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CPUC Holds Public Participation Hearings on January 9th

On Wednesday, January 9th the California Public Utilities Commission (CPUC) wants to hear your thoughts on the Cal-Am Water Supply Project - Cal-Am’s proposal to stop its illegal pumping of the Carmel River. When considering projects, the CPUC must take into consideration “community values” which is why your input is so important (link to CPUC website talking about community values).

CPUC Public Participation Hearings
Wednesday January 9, 2013
Monterey City Hall
580 Pacific Street, Monterey
Two hearings: 2pm and 7pm

LandWatch will be there!

What are LandWatch’s biggest concerns?

1.

Cal-Am’s groundwater rights are uncertain making the project vulnerable.
Cal-Am is proposing to pump water out of the over-drafted, seawater intruded, Salinas Valley groundwater basin. It is unclear if Cal-Am holds the water rights to do so. Many organizations besides LandWatch have raised this concern such as the Salinas Valley Water Coalition and the Planning and Conservation League. This issue requires extensive factual investigation to determine if the rights exist.

Interestingly, groundwater modeling to help determine rights are expected in the draft environmental impact report (DEIR) for the project, due out in July. However, these findings in the DEIR will be released after the testimony, evidentiary hearings, and briefing for the Certificate of Public Necessity and Convenience (CPCN), i.e. the permit for the project. All of the hearings, testimony, etc. are scheduled to occur before June, before the important DEIR is released! Furthermore, test well data are not scheduled until 2013-2014, after the CPUC’s vote scheduled in early 2013.

Given all this, what is LandWatch proposing? We believe it is critical that the decision-making process evaluate and remain open to a non-Salinas Valley Groundwater Basin option in case the facts do not support groundwater rights for Cal-Am. We’ll urge the CPUC to consider the Monterey Peninsula Water Management District’s standby project evaluation, or to consider an alternative project and evaluate it at the level of detail required of the CPUC and California Environmental Quality Act so it’s ready to go if the Cal-Am project is rejected.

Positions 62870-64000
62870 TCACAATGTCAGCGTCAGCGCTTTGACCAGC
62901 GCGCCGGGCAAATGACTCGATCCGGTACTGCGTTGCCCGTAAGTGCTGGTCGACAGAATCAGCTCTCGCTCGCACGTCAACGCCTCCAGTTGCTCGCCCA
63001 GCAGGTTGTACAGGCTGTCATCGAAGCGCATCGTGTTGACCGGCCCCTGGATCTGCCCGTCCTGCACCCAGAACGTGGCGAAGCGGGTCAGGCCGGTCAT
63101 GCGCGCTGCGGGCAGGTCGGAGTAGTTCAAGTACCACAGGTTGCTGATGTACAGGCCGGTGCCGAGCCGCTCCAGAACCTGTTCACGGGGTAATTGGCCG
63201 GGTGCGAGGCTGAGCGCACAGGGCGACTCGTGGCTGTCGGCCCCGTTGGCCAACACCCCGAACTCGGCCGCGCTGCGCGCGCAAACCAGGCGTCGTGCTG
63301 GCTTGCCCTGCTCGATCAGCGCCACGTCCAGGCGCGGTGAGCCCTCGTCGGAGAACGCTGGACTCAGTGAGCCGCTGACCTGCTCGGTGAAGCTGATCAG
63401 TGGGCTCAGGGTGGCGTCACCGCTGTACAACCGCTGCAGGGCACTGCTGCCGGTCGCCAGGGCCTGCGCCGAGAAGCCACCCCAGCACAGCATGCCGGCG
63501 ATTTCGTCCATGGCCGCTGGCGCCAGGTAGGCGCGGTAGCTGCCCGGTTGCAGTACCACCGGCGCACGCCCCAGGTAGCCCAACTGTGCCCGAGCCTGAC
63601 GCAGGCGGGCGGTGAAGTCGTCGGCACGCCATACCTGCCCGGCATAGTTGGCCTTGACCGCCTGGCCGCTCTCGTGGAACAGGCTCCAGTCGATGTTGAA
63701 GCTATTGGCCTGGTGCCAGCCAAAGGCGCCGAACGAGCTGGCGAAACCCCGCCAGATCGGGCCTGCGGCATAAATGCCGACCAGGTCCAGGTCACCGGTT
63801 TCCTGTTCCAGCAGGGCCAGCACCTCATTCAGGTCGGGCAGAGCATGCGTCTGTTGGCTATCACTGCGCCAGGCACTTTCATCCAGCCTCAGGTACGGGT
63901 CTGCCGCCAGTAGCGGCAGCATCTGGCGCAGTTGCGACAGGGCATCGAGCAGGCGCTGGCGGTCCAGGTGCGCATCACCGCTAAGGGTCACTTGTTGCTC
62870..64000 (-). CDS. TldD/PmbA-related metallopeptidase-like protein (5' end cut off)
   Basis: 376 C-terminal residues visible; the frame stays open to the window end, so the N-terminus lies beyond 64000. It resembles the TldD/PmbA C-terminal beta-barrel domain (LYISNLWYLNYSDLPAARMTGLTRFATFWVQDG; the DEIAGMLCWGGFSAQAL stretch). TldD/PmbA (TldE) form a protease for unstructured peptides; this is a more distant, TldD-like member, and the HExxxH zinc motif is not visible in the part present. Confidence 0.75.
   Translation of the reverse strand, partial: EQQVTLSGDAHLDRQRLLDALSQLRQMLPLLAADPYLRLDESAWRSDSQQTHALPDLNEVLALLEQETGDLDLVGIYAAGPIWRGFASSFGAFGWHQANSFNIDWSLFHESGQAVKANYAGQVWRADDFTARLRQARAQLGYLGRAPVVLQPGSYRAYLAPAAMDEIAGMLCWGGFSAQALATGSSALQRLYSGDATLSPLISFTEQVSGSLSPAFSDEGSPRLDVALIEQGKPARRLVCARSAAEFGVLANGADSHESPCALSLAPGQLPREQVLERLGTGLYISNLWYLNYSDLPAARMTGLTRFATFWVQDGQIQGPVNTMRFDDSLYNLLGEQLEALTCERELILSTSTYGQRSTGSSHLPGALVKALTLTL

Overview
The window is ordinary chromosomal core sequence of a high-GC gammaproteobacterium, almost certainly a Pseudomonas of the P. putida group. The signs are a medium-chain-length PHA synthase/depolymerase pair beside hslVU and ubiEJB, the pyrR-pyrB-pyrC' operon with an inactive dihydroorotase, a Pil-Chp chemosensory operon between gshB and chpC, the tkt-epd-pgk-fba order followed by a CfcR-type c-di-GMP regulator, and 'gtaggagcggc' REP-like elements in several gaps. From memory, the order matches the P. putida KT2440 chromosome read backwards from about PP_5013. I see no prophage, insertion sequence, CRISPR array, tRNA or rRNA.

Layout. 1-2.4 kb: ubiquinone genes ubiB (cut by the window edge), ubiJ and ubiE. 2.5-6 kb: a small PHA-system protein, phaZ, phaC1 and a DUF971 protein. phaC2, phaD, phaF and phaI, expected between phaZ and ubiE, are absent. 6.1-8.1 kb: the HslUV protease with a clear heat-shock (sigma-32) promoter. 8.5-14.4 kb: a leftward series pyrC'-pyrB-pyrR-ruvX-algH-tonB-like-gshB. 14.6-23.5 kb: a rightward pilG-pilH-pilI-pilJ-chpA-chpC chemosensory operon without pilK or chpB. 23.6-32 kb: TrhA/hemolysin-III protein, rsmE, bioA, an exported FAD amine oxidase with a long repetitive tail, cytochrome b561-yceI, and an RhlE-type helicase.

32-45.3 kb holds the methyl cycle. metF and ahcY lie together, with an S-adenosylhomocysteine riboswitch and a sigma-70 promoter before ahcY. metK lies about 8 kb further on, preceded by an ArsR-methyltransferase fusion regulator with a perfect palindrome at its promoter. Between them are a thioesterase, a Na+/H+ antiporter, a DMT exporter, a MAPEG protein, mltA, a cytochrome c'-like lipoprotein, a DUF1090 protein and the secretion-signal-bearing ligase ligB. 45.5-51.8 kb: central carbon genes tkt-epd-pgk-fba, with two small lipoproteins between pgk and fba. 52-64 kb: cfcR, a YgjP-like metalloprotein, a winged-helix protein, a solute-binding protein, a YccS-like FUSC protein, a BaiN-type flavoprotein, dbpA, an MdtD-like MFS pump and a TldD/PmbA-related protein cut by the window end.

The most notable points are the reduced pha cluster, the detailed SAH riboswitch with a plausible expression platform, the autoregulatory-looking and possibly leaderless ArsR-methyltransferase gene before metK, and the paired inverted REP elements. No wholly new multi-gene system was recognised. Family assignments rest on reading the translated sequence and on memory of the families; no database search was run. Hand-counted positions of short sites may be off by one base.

2. 

LandWatch supports a portfolio approach to the water supply solution. So the desal component can be as small as possible. We want all available water supplies used first before turning to desal because desalinating water is energy intensive and expensive. Furthermore, a portfolio of projects means the community is less dependent on a single source that could fail.

The size of the desalination plant could be approximately 5.5 million gallons a day or close to 9 million gallons per day. The ultimate size is affected by the Groundwater Replenishment Project (GWR). LandWatch supports GWR which could provide a quarter or a third of the Peninsula’s needs. GWR must be considered as the first option because:

  • it is less expensive per gallon of water than desalinated water;
  • the process uses less energy for a smaller carbon footprint; 
  • there is a successful example of a GWR project in Orange County;
  • it reuses water;
  • the Coastal Commission, which is one of the decision making bodies, prefers exhaustion of low hanging fruit before turning to desal.

Finally, the city of Pacific Grove recently submitted an application to the CPUC for three small water supply projects. The projects seek to use recycled water for irrigation of the city’s municipal golf course, city parks and landscaping, and the cemetery. Projects like these can reduce the amount of desalinated water needed and should be considered when the size of the desal plant is determined.

   
3.

LandWatch has supported public ownership since 2009 through advocating the Hybrid Regional Project. We think local public ownership ensures better governance and decision-making processes.

LandWatch believes public ownership of the desalination facility would ensure transparency because public agencies have to follow:

  • the Brown Act which requires open meetings and agendas;
  • the Public Records Act requiring agencies make records available to the public;
  • conflict of interest and campaign contribution laws which places constraints on office holders.

Furthermore, public agencies allow the public an opportunity to participate in the decision-making process, creating greater accountability of its decisions while incorporating public values. Finally, public agencies receive the lowest possible financing rates for capital improvements thus saving the ratepayers money in both the short and long-terms.

What potential decisions related to the water supply project do we think are important for public agencies to make? LandWatch believes the ultimate size of the desal plant should be determined by the public. The public should decide the size of the desal plant in light of GWR readiness and availability of other sources like Pacific Grove’s three project proposals. Finally, presumably a public agency would respond better during an emergency situation like if the desal plant fails potentially harming the public’s health and safety.

   

Please attend on Wednesday the 9th and let your opinions be known!

Amy L. White
Executive Director

[Return to Water Issues and Actions]

posted: 01.03.13


 
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